It’s not often that I turn to a Catholic prayer to begin anything, let alone a blog post. I count myself, most days, as agnostic. My first encounter with the Prayer of St Francis came, embarrassingly, in an episode of Buffy the Vampire Slayer and even then, it was a song version by chanteuse Sarah McLachlan. Even more embarrassing is the fact that I like the sentiments of a prayer that Margaret Thatcher quoted in 1979 after winning the General Election. However, despite the inauspicious circumstances of my first hearing and the associations with rampant Toryism, I am moved today to show how the prayer itself should be the mantra of those of us who work in leadership positions in education.
The prayer itself is attributed to St Francis of Assisi although it probably only dates back to 1912. St Francis was known for his commitment to poverty, to nature and the environment. Popular images show him with birds, ever the gentle hand. So, how is this prayer relevant to the modern leader in education? It reads:
Lord, make me an instrument of your peace.
Where there is hatred, let me sow love.
Where there is injury, pardon.
Where there is doubt, faith.
Where there is despair, hope.
Where there is darkness, light.
Where there is sadness, joy.
O Divine Master,
grant that I may not so much seek to be consoled, as to console;
to be understood, as to understand;
to be loved, as to love.
For it is in giving that we receive.
It is in pardoning that we are pardoned,
and it is in dying that we are born to Eternal Life.
The first line requests that we are made “an instrument of [the] peace”. On a literal level, teachers in general on a daily basis function as instruments of peace. Notwithstanding the obvious connotations of behaviour management, teaching is a profession that seeks to create a peaceful and prosperous society by educating young people. It is with this in mind that we should consider our role as educators this year – are we employed to churn out grades or to mould a generation of peaceful, useful members of society? If we are truly to be instruments of peace as teachers, then the bigger picture – one that goes beyond league tables and percentages – needs to be taken into consideration.
Specifically, middle leaders, in particular, function as the sponge of all disgruntlement in schools. If you have ever been asked by a senior leader to “speak to” a classroom teacher for some small misdemeanour, then you will know what I mean. Developing skills that allow you to be the hub whilst keeping the peace between groups of staff members is absolutely essential for middle leaders. It is the core skill of the emotionally intelligent middle leader.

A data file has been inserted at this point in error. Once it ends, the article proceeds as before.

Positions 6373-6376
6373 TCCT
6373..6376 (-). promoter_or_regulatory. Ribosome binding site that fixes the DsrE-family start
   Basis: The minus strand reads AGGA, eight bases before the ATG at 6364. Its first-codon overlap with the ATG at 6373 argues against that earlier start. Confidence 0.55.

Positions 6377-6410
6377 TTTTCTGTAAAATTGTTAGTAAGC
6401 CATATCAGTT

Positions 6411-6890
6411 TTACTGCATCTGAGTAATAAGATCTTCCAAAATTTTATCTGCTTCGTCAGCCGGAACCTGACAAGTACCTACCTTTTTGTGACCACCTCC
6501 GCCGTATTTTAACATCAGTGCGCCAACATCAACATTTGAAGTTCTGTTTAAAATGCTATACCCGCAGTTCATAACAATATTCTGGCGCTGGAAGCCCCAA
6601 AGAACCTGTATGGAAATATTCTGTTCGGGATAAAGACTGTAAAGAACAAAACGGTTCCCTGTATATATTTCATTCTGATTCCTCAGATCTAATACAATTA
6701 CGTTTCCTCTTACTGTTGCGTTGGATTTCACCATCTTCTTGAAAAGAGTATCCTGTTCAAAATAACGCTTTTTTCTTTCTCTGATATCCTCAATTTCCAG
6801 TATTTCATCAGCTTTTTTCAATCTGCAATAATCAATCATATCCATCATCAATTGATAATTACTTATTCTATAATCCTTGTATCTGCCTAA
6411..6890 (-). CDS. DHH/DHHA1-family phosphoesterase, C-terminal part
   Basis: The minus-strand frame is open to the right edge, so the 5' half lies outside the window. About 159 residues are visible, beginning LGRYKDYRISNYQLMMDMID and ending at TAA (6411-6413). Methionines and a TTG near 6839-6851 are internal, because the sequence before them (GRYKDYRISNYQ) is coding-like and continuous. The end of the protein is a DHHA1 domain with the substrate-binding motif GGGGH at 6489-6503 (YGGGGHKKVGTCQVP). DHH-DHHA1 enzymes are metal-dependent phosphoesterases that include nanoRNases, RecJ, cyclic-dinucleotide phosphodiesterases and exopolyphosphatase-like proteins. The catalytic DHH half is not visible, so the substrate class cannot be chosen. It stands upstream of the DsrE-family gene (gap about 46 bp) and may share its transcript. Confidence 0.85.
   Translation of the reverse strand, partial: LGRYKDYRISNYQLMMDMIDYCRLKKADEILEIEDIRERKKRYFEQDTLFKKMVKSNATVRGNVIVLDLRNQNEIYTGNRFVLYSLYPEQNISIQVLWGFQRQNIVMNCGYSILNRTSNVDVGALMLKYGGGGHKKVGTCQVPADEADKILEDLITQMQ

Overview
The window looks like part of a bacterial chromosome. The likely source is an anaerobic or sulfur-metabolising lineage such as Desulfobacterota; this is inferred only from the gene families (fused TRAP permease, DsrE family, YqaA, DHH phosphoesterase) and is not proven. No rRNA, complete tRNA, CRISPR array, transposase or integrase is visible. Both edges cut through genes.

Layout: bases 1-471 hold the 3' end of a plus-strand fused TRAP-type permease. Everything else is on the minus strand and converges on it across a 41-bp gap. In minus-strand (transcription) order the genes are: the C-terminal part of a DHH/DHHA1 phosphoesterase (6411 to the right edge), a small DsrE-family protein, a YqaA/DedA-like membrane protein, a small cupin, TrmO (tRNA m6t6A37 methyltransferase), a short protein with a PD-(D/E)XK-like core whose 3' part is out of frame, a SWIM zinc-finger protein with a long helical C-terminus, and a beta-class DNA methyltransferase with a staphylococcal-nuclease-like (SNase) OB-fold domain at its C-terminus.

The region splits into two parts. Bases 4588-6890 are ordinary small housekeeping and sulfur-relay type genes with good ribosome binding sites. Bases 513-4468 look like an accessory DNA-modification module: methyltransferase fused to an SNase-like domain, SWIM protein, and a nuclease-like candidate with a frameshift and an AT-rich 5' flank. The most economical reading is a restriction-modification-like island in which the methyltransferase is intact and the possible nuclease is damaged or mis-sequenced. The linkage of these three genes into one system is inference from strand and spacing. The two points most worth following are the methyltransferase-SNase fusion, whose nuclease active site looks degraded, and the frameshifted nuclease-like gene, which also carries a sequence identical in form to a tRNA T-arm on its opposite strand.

To be able to “pardon” when there is “injury” speaks of the kind of resilience a leader has to have in leading their team. You are the one who has the “faith” when there is “doubt”, especially when the stationery hasn’t arrived and term starts tomorrow. You are the person who remains hopeful when Year 11 seem nowhere near their target grades. The hopeful leader is the one who says that child, the one who has been written off elsewhere, is still capable of that C grade or above. You are the one that helps your team to learn that “despair” is not forever, it is just until the end of the day, after that particular class has been taught. In leadership, you relish providing the opposite perspective – and indeed, perspective, in general.
My favourite line from the prayer is the one that instructs us “not so much seek to be consoled, as to console”. In any kind of leadership position, your aim should be to alleviate the distress of others. This may not be as simple as being a shoulder to cry on – it is making sure that you are a sympathetic ear, but also an ear that listens for what is needed and then acts upon it. Distress, despair, disheartenment – they are all things that require you to “console” and the worst thing you can do to your team is to be the one that is consoled. Here, consolation is action.
If you can be the kind of leader who seeks to “understand”, and not merely a figurehead that seeks to be “understood”, you may end of commanding the kind of loyalty in a team that some people dream about. When you have to implement a new department policy, the instinct is to gather people round and make them understand your reasons for doing so. The best kind of change comes from collaboration and from understanding the perspective of others. There may be times when you have to be “understood”, but the balance should always be tipped in the favour of understanding others.
Of course, the last lines of the prayer are particularly pertinent if you are in a leadership position. It is in “dying that we are born”. Not literally, of course, but you do need to let things come to a natural end if they do not work. Policies and practices that are hindering progress can be put to one side; new isn’t always better, but it is better that stagnating and struggling. That feeling at the end of the day – when you think you are “dying” of exhaustion? It is okay to feel that – you are “born” again in the morning and the next day happens, whether you like it or not.
Now you may be thinking: what on earth has she taken to go quasi-religious and quite frankly, a bit touchy-feely? Nothing, in fact. This feels remarkably zen-like for a me that is prone to panic and frustration. Perhaps 2013 is a year in which I learn to follow my own, and St Francis’ advice, to become a better leader and for all the right reasons.